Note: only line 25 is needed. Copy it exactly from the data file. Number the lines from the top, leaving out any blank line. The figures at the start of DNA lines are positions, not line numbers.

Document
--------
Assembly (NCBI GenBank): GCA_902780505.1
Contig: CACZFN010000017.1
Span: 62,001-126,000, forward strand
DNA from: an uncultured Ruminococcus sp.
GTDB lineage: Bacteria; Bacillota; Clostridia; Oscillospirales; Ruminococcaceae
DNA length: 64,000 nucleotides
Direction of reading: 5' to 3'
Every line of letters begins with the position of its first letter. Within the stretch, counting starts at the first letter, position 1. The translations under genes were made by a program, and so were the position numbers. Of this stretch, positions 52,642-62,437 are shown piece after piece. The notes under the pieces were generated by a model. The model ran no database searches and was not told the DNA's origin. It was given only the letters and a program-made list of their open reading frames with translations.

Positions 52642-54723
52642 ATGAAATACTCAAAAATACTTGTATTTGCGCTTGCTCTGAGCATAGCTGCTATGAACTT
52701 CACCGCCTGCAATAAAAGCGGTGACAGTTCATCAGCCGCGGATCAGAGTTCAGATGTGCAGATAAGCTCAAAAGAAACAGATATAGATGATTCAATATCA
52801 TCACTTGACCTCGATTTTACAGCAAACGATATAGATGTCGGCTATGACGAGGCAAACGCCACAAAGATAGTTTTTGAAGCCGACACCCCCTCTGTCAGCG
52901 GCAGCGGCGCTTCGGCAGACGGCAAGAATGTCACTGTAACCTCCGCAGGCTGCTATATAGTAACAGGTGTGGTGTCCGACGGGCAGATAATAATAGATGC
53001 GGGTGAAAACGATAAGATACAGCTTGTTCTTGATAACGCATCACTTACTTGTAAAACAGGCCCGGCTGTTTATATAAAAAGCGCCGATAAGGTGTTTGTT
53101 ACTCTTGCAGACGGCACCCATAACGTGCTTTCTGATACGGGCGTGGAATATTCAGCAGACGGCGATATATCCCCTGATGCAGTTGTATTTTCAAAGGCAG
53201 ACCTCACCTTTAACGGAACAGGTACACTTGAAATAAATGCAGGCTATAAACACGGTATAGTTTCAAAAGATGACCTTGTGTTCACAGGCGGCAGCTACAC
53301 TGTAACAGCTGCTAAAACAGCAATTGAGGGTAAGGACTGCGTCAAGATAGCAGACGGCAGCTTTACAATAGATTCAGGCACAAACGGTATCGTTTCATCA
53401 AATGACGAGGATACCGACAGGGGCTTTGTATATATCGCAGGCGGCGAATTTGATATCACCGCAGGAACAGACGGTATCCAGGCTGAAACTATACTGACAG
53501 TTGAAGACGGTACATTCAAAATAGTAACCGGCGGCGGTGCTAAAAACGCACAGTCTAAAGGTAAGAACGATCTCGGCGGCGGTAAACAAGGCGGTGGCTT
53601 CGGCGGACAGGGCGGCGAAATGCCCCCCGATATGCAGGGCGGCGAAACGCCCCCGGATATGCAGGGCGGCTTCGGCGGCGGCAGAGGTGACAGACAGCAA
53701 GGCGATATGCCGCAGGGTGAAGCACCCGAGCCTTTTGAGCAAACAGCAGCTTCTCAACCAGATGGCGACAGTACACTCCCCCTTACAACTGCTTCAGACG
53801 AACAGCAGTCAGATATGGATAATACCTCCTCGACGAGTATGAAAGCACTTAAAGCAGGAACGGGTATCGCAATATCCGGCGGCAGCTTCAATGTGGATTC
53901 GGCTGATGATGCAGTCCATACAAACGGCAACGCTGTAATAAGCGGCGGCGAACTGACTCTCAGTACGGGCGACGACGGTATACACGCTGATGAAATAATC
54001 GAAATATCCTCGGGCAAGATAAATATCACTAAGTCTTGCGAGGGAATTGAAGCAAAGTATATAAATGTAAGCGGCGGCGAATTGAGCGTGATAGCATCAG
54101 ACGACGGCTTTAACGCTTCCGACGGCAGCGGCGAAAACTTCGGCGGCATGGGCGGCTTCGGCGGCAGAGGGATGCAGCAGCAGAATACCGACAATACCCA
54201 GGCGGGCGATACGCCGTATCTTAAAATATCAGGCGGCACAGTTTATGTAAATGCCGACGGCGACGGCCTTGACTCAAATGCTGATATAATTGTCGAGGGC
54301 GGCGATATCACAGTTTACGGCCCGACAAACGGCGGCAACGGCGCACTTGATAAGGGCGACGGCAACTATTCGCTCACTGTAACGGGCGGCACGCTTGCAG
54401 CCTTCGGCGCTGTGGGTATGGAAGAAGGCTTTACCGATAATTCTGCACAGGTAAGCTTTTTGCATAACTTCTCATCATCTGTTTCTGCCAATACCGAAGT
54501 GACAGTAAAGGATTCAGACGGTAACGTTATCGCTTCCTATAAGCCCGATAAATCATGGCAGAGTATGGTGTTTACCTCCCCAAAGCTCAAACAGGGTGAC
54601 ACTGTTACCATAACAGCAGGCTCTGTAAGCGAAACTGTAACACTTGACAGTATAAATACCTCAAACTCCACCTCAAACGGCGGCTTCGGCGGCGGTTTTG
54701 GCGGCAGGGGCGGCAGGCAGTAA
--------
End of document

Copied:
54101 ACGACGGCTTTAACGCTTCCGACGGCAGCGGCGAAAACTTCGGCGGCATGGGCGGCTTCGGCGGCAGAGGGATGCAGCAGCAGAATACCGACAATACCCA